Tuesday, October 12, 2010

How Not to Win Fans

Last week I told about my time at the Valley Authors Event and mentioned that afterwards, several writer friends and I went to dinner together.

One of the conversations was about authors each of us would never buy another book from because of their actions. Everyone had a story.

One told about hearing an author at a conference, enjoying hearing, buying the book and taking it to her to sign. The woman was in the book room at a signing table talking to the author next to her. She took the book, signed it and handed it back without interrupting her conversation or even acknowledging the person who'd bought the book.

Another told about a rather well-known author who won't even talk to people even those she's met before.

And yet another, bad-mouthed authors from small presses and blamed them for a smaller turnout than anticipated at a large mystery conference. Hello, small press authors buy books too.

And then there are those who can't stop talking about their own books and greatness when on a panel, never giving anyone else an opportunity. This is really bad when that person is the moderator.

I'm sure we've all had those experiences.

On the other side of the coin, some of the most famous and well-known authors are friendly to everyone.

Years ago I met Mary Higgins Clark at a small mystery conference. Nearly twenty years later I saw her at a cocktail party in New York during Edgar week. I spoke to her and told her where we'd met, she insisted she remembered me and introduced me to her at the time new husband. She also asked how my writing was coming.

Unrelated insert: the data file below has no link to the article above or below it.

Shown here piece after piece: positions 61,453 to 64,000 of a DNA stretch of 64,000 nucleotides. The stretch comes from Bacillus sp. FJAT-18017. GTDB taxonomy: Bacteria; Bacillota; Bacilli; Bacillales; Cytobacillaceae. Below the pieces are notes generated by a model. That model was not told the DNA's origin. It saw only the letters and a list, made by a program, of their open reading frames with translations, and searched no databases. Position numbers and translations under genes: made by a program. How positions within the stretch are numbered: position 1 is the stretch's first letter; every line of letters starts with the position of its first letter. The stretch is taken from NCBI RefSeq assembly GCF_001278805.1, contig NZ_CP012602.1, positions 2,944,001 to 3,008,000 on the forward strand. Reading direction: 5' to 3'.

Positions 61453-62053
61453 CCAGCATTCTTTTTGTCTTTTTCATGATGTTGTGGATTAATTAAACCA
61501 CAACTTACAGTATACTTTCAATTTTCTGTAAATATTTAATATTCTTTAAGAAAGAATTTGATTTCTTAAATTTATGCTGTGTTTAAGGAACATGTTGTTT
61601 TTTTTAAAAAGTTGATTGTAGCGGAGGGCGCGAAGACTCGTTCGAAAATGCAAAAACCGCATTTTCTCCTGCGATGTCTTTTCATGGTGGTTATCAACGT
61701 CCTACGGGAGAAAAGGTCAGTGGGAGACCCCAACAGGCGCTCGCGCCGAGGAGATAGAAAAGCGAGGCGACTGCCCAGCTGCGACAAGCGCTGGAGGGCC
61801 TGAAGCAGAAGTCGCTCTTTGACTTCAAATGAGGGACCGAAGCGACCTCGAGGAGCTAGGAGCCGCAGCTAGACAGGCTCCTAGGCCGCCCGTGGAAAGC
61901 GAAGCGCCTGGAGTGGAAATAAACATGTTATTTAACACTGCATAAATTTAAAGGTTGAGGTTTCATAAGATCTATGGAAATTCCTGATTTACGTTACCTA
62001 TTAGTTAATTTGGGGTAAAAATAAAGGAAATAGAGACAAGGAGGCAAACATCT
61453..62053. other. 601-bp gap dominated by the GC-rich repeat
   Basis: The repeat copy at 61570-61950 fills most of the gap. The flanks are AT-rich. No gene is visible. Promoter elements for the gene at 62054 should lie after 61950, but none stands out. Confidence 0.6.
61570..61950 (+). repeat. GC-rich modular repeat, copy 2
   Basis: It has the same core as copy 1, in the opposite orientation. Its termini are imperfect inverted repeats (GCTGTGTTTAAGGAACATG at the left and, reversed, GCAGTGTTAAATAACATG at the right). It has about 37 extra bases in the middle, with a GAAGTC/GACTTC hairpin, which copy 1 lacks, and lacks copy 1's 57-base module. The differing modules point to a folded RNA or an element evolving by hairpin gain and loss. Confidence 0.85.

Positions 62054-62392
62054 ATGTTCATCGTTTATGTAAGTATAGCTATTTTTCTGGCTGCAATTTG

Any time I run into Jan Burke she's as friendly as can be. We once spent a long afternoon in an airport together with our husbands waiting for weather to clear and had a great discussion.

William Kent Krueger is another author who always remembers everyone he's met, or at least acts like it, and if he really does know you, you'll probably get a big hug.

Our own Susan McBride is another one who is always friendly--a joy to see at any time.

I've also met 1/2 of Evelyn David who is sweet as can be.

I'm heading to San Francisco for Bouchercon tomorrow, I hope I mostly run into friendly authors.

I could name lots more authors who are always charming whenever you have the opportunity to meet them.

Of course I'm not a famous author, but I do hope people perceive me as a friendly one. I honestly love to meet new people and I'm thrilled when they buy one of my books and even more so when they let me know they enjoyed reading it.

Have you got any stories about authors whose books you won't buy any more because of how they acted? Or how about the other side, authors who make you feel like they are your friend.



  1. I can't say there is an author whose work I won't read because of how they've acted when we've met. To be honest I haven't met any author in person. But, I've come to know a lot of great authors through the web and can even claim a few as friends. Susan { McBride } is one of them, she has to be the most sweetest funniest person I've had the pleasure to talk with. Can't wait to meet her... and Tracy Madison. lol.